If you follow renewable energy news, you've probably noticed an increasingly common phenomenon: records for renewable energy generation are falling like flies around the world. So much so that "record amount of renewable energy produced" is beginning to feel a bit like old news.

Here are just a few of the recent headlines. 

Germany generates over half of its energy from the sun
Germany has long been a leader in the renewable energy field thanks to its "Energiewende" (energy transition) policies. TriplePundit reports that on June 9, the country generated over 50 percent of its electricity from solar power for the first time ever, and weekly solar power output hit new highs too. While the government is now cutting back on subsidies due to such rapid growth, the increasing availability of home energy storage systems suggests we should continue to see disruptive change in the German energy markets for some time to come. 

U.K. renewable energy production up 43% since 2013
A combination of strong winter winds and the addition of several massive new offshore wind farms meant that the United Kingdom produced a record 19.4 percent of its electricity supply from renewables in the first quarter of 2014. According to reNews.biz, that figure is up 43 percent from the same period of 2013.

Californian solar power production up 3-fold since May 2013
PV-magazine reports that solar power was responsible for powering 6 percent of California's total electric load in May, a figure that's three times the amount produced in May 2013.

Texas hits 29% wind energy record
In Texas too, renewable energy has been breaking new ground — momentarily hitting 29 percent of the Lone Star State's electricity production on March 26, 2014. The Energy Collective reports that this record will soon be surpassed again, most likely, as Texas continues to add new wind energy capacity.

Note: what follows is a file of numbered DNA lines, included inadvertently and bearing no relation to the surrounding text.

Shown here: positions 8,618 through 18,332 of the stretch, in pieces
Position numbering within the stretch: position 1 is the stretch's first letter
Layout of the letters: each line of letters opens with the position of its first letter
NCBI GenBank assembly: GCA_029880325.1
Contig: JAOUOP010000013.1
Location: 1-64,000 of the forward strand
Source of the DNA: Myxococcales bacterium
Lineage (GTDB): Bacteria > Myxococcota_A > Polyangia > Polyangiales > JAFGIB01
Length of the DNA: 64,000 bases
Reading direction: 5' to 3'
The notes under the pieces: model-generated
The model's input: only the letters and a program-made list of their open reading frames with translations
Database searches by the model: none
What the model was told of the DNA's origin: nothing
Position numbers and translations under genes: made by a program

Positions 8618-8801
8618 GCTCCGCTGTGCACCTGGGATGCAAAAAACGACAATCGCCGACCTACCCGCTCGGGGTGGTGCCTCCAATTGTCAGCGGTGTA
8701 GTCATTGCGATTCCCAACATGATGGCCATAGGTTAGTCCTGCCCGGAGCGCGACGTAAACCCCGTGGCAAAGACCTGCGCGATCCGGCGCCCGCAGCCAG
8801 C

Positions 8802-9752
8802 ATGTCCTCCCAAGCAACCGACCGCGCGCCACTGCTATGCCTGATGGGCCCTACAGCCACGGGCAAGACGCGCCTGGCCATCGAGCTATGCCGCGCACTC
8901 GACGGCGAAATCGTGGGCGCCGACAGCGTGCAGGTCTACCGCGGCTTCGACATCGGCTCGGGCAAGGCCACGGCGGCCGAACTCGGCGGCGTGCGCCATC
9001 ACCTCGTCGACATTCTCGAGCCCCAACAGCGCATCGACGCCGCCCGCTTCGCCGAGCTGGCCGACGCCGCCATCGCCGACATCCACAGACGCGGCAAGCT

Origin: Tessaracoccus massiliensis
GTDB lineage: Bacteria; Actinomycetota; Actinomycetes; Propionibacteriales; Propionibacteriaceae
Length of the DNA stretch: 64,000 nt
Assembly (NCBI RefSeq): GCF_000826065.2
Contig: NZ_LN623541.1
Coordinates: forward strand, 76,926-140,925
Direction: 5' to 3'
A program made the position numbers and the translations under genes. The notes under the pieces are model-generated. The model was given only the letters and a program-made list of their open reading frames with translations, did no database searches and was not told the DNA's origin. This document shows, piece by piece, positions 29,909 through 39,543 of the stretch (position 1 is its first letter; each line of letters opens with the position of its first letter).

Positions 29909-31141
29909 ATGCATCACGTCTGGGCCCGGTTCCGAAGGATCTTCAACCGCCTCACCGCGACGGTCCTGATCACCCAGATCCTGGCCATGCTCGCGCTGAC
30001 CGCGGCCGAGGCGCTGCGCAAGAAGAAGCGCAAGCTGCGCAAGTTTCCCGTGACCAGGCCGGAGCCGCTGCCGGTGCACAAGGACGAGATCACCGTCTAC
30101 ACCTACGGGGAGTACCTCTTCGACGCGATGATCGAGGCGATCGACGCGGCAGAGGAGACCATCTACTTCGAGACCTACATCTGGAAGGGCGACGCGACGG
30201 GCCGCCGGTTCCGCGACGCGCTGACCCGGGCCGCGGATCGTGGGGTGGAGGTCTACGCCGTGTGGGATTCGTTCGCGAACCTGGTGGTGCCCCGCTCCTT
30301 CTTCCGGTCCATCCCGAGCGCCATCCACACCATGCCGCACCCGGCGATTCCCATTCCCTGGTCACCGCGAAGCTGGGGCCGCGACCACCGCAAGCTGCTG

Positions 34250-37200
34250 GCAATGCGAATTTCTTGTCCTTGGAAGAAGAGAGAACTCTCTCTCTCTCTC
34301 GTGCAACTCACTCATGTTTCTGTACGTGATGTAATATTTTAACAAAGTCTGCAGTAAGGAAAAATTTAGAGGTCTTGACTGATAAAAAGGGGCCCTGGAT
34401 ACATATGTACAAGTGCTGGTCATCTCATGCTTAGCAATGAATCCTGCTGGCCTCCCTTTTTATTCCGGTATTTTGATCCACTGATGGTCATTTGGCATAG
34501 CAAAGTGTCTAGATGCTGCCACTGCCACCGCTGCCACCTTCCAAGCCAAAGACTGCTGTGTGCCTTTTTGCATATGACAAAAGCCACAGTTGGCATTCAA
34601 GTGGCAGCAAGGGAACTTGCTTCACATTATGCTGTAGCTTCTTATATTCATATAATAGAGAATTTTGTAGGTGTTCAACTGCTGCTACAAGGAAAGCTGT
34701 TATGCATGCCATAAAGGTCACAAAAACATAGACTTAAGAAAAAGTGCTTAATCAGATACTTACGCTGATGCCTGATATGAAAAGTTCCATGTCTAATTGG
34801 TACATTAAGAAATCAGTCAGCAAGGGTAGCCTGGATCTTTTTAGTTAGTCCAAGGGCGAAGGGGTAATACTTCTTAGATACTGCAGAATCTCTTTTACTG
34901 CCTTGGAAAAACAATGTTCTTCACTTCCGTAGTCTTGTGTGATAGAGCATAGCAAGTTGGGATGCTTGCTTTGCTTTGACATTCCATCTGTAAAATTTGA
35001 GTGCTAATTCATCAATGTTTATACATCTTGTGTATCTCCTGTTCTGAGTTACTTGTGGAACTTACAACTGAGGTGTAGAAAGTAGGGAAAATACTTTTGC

As this last example shows, we should not be surprised that generation records are constantly being broken, any more than we are when we see that the oldest person in the world has died... again. The simple fact is that renewable energy production capacity is being added at an astounding rate. Worldwide solar power capacity is 53 times higher than it was just nine years ago, and wind power has grown more than six-fold in that same period. And because renewables can be deployed much faster than traditional, centralized power plants (83 percent of new production capacity was from renewables in May), clean energy will almost inevitably be claiming a bigger piece of the production pie for some time to come. 

Such growth does not come without its problems, of course. Most renewable energy sources are intermittent — meaning solar only produces when the sun shines, and wind production varies with the strength of the wind — and distributed power generation creates its own headaches for grid operators and policy makers. Yet with the growth in microgrids, energy storage and smart grid/demand response technologies, we can be hopeful that future records for renewable energy production will represent not just momentary peaks in production, but rather a growing capacity to supply overall energy demand over the course of the day too.

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